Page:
A new version of the RSS dataset has been announced in a paper in the AMS Journal of Climate. The paper, by Carl Mears and Frank J. Wentz, was published before the new version has appeared. This is in contrast to UAH, where the paper hasn't yet appeared but version 6.0 beta came out in April last year, and is now at beta 5.
The paper is about middle troposphere measurements, not lower troposphere which is what is usually discussed here. However, it's about the same instruments that are used to estimate lower troposphere temperatures: Microwave Sounding Unit (MSU) channel 2, and the Advanced Microwave Sounding Unit (AMSU) channel 5.
In the abstract, the authors say (my paras):
Previous versions of the RSS dataset have used a diurnal climatology derived from general circulation model output to remove the effects of drifting local measurement time. In this paper, we present evidence that this previous method is not sufficiently accurate, and present several alternative methods to optimize these adjustments using information from the satellite measurements themselves. These are used to construct a number of candidate climate data records using measurements from 15 MSU and AMSU satellites.
The new methods result in improved agreement between measurements made by different satellites at the same time. We choose a method based on an optimized second harmonic adjustment to produce a new version of the RSS dataset, Version 4.0.
The new dataset shows substantially increased global-scale warming relative to the previous version of the dataset, particularly after 1998. The new dataset shows more warming than most other middle tropospheric data records constructed from the same set of satellites. We also show that the new dataset is consistent with long-term changes in total column water vapor over the tropical oceans, lending support to its long-term accuracy.
The authors mention the Po-Chedley paper on diurnal cycle contamination, and talked about how they went about improving the data, correcting for this. They also discussed how they tested their methods, which seems to have been quite thorough. The authors explain:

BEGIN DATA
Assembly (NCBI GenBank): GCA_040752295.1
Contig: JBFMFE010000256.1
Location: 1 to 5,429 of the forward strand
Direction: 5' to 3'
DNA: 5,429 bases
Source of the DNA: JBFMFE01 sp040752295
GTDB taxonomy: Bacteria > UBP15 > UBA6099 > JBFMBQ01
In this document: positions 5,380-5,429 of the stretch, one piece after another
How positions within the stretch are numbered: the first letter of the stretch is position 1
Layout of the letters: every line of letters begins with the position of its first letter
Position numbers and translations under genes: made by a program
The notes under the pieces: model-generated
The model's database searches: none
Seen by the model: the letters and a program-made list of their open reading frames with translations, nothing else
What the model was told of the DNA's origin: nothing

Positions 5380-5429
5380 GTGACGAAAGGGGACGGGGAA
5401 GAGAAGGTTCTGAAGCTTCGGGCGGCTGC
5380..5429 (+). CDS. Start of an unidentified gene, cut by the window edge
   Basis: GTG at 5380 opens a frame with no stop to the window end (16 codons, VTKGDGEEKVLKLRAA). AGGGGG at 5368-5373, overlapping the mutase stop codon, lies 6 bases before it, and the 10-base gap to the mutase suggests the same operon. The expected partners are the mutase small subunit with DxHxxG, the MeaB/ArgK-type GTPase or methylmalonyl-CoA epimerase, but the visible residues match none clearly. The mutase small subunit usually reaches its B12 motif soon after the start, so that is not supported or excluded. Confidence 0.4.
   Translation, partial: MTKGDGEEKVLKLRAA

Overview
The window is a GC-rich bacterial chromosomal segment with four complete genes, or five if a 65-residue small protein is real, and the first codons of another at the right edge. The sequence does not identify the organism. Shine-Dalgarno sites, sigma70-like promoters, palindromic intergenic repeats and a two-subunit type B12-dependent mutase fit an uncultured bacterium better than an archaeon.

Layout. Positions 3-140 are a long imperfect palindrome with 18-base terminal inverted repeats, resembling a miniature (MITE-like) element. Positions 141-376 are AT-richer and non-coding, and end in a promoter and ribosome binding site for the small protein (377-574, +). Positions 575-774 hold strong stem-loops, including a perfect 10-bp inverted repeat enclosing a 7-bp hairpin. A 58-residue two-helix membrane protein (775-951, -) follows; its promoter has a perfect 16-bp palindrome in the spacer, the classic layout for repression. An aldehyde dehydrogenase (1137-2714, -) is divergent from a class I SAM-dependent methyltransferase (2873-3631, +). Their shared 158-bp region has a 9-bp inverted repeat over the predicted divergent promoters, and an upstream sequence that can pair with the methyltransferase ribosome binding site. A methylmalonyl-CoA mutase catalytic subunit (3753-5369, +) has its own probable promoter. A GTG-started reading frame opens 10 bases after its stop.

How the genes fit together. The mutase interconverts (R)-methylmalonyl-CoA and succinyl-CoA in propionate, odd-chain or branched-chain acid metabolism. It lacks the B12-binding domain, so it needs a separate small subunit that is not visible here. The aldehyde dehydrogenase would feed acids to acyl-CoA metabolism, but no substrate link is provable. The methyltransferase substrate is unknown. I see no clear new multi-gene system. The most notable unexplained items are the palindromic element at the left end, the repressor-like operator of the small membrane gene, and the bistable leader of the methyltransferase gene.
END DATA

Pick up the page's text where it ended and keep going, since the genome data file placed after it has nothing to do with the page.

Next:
The derivation of long-51 term trends in tropospheric temperature from satellite observations requires that the diurnally varying component for the observation be removed. This is because the local observation time for most of the satellites drifts over time (Christy et al. 2000; Mears and Wentz 2005), causing diurnal variations to be aliased into the long-term record. Ideally, we would like to use a highly accurate, independent source of atmospheric and surface temperature specify the diurnal cycle. Unfortunately, no such data are available.They discussed three different approaches for removing the effects of the diurnal cycle, and explained why they adopted the one they did.
|Data sources: RSS v3.3 and v4; UAH v5.6 and 6.0 beta 5|
The data for RSS v4 has been changed/corrected with a new source here and here. Change the "channel" drop down box here to see the TMT v4 version, and click "download data" for the data. The previous source is no longer available (thanks Anonymous in the comments). The new source is now consistent with the paper, so I've updated the chart. The data also now goes through to the present, so in the above chart the trends are now to 2015 and are:
- UAH v5.6 0.06 C/decade
- UAH v6.0 beta 5 0.072 C/decade
- RSS v3.3 0.08 C/decade
- RSS v4 0.13 C/decade
From the paper, the trend goes from 0.078 C/decade with v3.3 to 0.125 C/decade in v4.0 after all adjustments. Below is the relevant chart from the paper (click to enlarge as always):
This will make UAH odd one out again, as far as mid-troposphere temperatures go. It looks as if the changes are around the time that many of us noticed in the lower troposphere (early 2000s), though the paper doesn't discuss the impact there. Since the same instruments are used, I expect there will be a difference. From the RSS website, where TLT is the lower troposphere:
TLT is a more complex data set constructed by calculating a weighted difference between measurements made at different Earth incidence angles to extrapolate MSU channel 2 and AMSU channel 5 measurements lower in the atmosphere.I don't know when the new version will be out, however they do provide a preview website.
References and further reading
Carl A. Mears and Frank J. Wentz, 2016: "Sensitivity of satellite-derived tropospheric temperature trends to the diurnal cycle adjustment." J. Climate doi: http://dx.doi.org/10.1175/JCLI-D-15-0744.1 (subs req'd)
Stephen Po-Chedley, Tyler J. Thorsen, and Qiang Fu, 2015: "Removing Diurnal Cycle Contamination in Satellite-Derived Tropospheric Temperatures: Understanding Tropical Tropospheric Trend Discrepancies." J. Climate, 28, 2274–2290. doi:http://dx.doi.org/10.1175/JCLI-D-13-00767.1 (pdf here h/t E Swanson)